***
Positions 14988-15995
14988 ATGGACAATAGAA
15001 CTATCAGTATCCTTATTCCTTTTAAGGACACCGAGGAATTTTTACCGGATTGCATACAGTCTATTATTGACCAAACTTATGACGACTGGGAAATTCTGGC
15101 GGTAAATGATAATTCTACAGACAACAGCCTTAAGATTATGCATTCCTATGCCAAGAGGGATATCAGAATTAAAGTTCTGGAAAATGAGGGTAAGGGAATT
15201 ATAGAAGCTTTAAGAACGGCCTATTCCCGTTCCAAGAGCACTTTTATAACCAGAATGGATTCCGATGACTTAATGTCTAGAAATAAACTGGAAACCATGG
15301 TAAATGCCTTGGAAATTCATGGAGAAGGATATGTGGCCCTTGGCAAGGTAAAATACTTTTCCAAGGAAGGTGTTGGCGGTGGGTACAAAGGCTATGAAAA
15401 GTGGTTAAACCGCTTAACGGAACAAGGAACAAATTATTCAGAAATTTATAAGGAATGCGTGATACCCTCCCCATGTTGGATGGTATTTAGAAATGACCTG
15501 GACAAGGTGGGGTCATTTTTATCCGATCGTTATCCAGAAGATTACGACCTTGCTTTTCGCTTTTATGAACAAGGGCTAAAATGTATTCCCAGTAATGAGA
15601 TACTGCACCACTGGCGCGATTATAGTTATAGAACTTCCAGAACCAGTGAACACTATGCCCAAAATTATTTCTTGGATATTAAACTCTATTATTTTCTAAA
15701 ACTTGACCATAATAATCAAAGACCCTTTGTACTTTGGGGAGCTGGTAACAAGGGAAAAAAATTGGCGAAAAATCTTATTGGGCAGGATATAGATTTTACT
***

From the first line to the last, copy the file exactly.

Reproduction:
Positions 14988-15995
14988 ATGGACAATAGAA
15001 CTATCAGTATCCTTATTCCTTTTAAGGACACCGAGGAATTTTTACCGGATTGCATACAGTCTATTATTGACCAAACTTATGACGACTGGGAAATTCTGGC
15101 GGTAAATGATAATTCTACAGACAACAGCCTTAAGATTATGCATTCCTATGCCAAGAGGGATATCAGAATTAAAGTTCTGGAAAATGAGGGTAAGGGAATT
15201 ATAGAAGCTTTAAGAACGGCCTATTCCCGTTCCAAGAGCACTTTTATAACCAGAATGGATTCCGATGACTTAATGTCTAGAAATAAACTGGAAACCATGG
15301 TAAATGCCTTGGAAATTCATGGAGAAGGATATGTGGCCCTTGGCAAGGTAAAATACTTTTCCAAGGAAGGTGTTGGCGGTGGGTACAAAGGCTATGAAAA
15401 GTGGTTAAACCGCTTAACGGAACAAGGAACAAATTATTCAGAAATTTATAAGGAATGCGTGATACCCTCCCCATGTTGGATGGTATTTAGAAATGACCTG
15501 GACAAGGTGGGGTCATTTTTATCCGATCGTTATCCAGAAGATTACGACCTTGCTTTTCGCTTTTATGAACAAGGGCTAAAATGTATTCCCAGTAATGAGA
15601 TACTGCACCACTGGCGCGATTATAGTTATAGAACTTCCAGAACCAGTGAACACTATGCCCAAAATTATTTCTTGGATATTAAACTCTATTATTTTCTAAA
15701 ACTTGACCATAATAATCAAAGACCCTTTGTACTTTGGGGAGCTGGTAACAAGGGAAAAAAATTGGCGAAAAATCTTATTGGGCAGGATATAGATTTTACT